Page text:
• Also, if the hemispheres really were idempotent, wouldn’t the Person already have Fissioned?
  • It is difficult to imagine how fissioning would be experienced. Presumably the two idempotent hemispheres could be kept synchronised via the corpus collosum, maybe being used alternately and ‘backed up’. But they would start to diverge once the corpus collosum was cut.
  • Maybe this idempotency occurs in cetaceans which Sleep with one hemisphere at a time?
Footnote 219:
  • Advocates of the temporal-parts view have a way of denying this claim: see §5.7.
  • Yes. Perdurantists would say that there were two Persons inhabiting the animal all the time, sharing stages, but this was only revealed when fissioning took place.
Footnote 220:
  • Of course, this depends what we are, as Olson will go on to discuss.
Footnote 221:
  • What’s the logic behind this claim?
Footnote 222:
  • This sounds like a garbling of Parfit’s question – what matters in survival (‘not Identity’, is the claim).
Footnote 223:
  • This seems to be a bungled version of the Future Great Pain Test devised to tease out our Survival Intuitions in "Williams (Bernard) - The Self and the Future".
  • The reason it’s bungled is that – in this case – it doesn’t clearly show who you think you’ll be after the operation.
  • In this case, you know that – in extracting your cerebrum for transplant – without anaesthetic you’ll be in unbearable pain while your skull is cut open and the painstaking work of extracting your Cerebrum takes place. Meanwhile the recipient – who is not you at this point on anyone’s account – will be ‘happily’ unconscious undergoing a similar operation. After this, who knows whether the transplant will work. The cerebrum itself feels no pain, and it might take years to ‘bed in’ to the recipient’s body, if it ever does, by which time the peripheral surgery will have healed. So, even if I thought I went with my cerebrum, I’d choose that the donor should receive the morphine.
  • It should be phrased in Williams’s way – the evil scientist will mercilessly torture either the cerebrum donor or the cerebrum recipient after the successful transplant. Selfishly, which would you – the donor – ‘prefer’ to be tortured? Well, if you believe you ‘go with your cerebrum’ you’d clearly say ‘the donor of your cerebrum’, because by then you’d have made your escape, you’d think.
Footnote 224:
  • Well, it would if the TE is repaired as suggested above.
Footnote 225:
  • What’s the logic behind these claims?
  • If you thought – for whatever reason – that fission was identity preserving, you’d care for both (on the grounds that the fission process had already taken place prior to the transplants, or for other reasons).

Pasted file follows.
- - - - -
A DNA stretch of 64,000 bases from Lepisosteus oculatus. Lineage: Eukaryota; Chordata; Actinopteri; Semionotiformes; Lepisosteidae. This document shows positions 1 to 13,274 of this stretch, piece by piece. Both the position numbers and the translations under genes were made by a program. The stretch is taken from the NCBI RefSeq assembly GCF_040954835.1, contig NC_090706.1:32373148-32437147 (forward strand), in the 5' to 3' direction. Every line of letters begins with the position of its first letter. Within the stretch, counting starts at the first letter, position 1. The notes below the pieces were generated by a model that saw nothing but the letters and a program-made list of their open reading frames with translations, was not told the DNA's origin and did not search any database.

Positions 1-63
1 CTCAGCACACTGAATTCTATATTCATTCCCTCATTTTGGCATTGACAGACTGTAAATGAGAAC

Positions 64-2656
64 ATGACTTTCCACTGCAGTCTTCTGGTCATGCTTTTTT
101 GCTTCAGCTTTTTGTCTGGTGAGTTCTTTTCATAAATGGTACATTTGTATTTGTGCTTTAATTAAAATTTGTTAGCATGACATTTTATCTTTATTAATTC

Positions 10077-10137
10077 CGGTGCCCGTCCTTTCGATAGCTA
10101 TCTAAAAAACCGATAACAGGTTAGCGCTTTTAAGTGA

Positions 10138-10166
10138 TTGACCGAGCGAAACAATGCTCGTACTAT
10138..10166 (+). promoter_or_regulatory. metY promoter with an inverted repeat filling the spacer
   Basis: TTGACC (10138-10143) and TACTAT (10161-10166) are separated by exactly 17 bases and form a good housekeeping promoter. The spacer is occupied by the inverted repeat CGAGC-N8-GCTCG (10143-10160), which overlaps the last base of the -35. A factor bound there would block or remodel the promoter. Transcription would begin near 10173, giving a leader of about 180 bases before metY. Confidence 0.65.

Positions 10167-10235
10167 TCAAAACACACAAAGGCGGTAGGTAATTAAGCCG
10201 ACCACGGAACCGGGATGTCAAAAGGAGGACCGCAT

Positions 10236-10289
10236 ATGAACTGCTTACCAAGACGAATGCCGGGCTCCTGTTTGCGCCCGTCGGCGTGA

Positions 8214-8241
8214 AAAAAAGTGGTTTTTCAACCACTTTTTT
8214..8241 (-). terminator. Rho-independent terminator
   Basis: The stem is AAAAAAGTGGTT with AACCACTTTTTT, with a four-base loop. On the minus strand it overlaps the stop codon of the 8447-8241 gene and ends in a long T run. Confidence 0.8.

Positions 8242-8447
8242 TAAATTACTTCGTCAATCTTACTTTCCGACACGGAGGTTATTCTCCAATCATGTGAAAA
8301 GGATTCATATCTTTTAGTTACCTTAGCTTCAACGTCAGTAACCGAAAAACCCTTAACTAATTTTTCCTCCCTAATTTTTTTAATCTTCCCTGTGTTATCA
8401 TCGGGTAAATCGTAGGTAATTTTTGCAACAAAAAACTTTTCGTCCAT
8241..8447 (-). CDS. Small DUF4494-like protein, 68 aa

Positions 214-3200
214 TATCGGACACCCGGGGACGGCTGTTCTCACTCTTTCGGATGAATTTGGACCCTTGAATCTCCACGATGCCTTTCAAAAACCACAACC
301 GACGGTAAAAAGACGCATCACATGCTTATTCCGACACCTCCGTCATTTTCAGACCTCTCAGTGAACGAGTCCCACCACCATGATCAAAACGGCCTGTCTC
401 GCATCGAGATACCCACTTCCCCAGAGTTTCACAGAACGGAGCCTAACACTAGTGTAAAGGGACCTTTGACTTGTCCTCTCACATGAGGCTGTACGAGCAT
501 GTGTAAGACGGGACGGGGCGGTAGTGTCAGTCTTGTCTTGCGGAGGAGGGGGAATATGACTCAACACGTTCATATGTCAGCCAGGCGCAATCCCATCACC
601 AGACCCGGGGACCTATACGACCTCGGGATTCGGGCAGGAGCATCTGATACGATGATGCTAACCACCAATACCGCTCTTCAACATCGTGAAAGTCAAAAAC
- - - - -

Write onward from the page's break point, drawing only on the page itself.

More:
• But, if you were convinced on logical grounds that neither could be you, then you’d want the donor to receive the morphine.
  • This is – sort of – analogous to Intuitions about whether Teletransportation is a form of transport or a means of dying.
  • The idea behind the FGPT is to get the philosopher to really think about the issue. Nothing so focuses the mind as the prospect of being hanged (Mark Twain: The prospect of hanging focuses the mind or Samuel Johnson: The prospect of hanging focuses the mind).
Footnote 226: Footnote 227:
  • While this is true, I don’t think this is the key point, which is that what we experience, whether gross or refined, is all that matters to us. Even the hedonists want it to be they themselves that experience their debaucheries.
  • I suppose we’re to ask at this point – and maybe should have earlier – what’s it like in the envisioned circumstances? Is it supposed that the recipient of your Cerebrum, feels himself to be you? Well, yes – that’s the point. Is he deceived? Well, maybe but does this matter? How are ‘you’ supposed to experience what goes on? If you – a convinced animalist – receive the cerebrum of someone else, do you suddenly experience someone else’s psychology? And does the recipient of your cerebrum suddenly gain your psychology? What happens to your FPP?
  • Unless we can answer these questions, the TE is underspecified.
Footnote 228:
  • I’m more interested – as an Animalist – on what it feels like to be the donor. I suppose you’d lapse into a PVS, having lost most of your brain, so it wouldn’t feel like anything?
  • And would it feel like you’d gone under the anaesthetic and never woken up, or would it feel like you’d woken up in a new body, which – almost on a technicality – isn’t you (or – as this is an indexical; I’m always me – isn’t the individual I – the experiencer – thought I was)?
Footnote 229: Footnote 230:
  • Well, people tend to choose their candidate theory of PID in accord with their needs – particularly on post-mortem survival.
  • But you can’t ‘choose’ which of two beings is you.
Footnote 231: